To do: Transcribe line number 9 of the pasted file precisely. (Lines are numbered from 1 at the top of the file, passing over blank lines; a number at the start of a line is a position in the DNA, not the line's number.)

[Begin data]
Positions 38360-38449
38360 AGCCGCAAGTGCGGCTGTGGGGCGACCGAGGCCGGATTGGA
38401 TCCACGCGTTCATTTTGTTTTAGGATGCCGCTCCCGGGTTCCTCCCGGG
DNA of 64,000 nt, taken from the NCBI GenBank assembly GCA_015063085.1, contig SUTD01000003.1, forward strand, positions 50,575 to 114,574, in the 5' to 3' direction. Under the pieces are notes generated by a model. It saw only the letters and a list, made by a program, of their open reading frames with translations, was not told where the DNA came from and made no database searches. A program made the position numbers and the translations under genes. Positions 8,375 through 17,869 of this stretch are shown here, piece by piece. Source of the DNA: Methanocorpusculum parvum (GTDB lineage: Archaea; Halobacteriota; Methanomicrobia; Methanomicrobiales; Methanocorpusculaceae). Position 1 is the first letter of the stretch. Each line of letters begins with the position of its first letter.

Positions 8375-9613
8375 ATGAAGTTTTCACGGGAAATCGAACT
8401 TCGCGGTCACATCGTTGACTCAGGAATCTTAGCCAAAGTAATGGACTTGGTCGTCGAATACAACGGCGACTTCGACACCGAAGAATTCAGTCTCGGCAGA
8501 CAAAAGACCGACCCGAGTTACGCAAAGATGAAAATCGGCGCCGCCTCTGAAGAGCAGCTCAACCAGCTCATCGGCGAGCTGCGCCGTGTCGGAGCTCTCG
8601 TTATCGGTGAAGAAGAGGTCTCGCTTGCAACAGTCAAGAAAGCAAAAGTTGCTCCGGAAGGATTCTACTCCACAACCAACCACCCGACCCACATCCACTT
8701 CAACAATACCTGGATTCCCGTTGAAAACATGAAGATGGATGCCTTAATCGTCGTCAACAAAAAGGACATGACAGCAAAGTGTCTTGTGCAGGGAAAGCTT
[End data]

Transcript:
8601 TTATCGGTGAAGAAGAGGTCTCGCTTGCAACAGTCAAGAAAGCAAAAGTTGCTCCGGAAGGATTCTACTCCACAACCAACCACCCGACCCACATCCACTT